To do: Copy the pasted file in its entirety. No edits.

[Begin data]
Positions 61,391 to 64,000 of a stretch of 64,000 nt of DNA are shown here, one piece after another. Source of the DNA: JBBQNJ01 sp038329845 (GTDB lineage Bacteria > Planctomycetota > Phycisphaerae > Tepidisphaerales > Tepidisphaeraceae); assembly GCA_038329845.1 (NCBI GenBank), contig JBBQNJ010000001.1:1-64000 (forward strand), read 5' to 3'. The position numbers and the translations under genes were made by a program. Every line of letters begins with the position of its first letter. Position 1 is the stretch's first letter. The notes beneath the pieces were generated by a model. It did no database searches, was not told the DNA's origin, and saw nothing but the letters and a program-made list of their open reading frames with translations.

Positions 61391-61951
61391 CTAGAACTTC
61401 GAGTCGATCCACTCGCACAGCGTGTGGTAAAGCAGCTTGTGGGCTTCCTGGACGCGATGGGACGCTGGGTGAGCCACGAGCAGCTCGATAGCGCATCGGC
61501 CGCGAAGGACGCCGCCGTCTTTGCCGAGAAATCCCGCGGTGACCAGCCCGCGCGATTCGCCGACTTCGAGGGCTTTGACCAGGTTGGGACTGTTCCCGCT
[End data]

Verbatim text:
Positions 61,391 to 64,000 of a stretch of 64,000 nt of DNA are shown here, one piece after another. Source of the DNA: JBBQNJ01 sp038329845 (GTDB lineage Bacteria > Planctomycetota > Phycisphaerae > Tepidisphaerales > Tepidisphaeraceae); assembly GCA_038329845.1 (NCBI GenBank), contig JBBQNJ010000001.1:1-64000 (forward strand), read 5' to 3'. The position numbers and the translations under genes were made by a program. Every line of letters begins with the position of its first letter. Position 1 is the stretch's first letter. The notes beneath the pieces were generated by a model. It did no database searches, was not told the DNA's origin, and saw nothing but the letters and a program-made list of their open reading frames with translations.

Positions 61391-61951
61391 CTAGAACTTC
61401 GAGTCGATCCACTCGCACAGCGTGTGGTAAAGCAGCTTGTGGGCTTCCTGGACGCGATGGGACGCTGGGTGAGCCACGAGCAGCTCGATAGCGCATCGGC
61501 CGCGAAGGACGCCGCCGTCTTTGCCGAGAAATCCCGCGGTGACCAGCCCGCGCGATTCGCCGACTTCGAGGGCTTTGACCAGGTTGGGACTGTTCCCGCT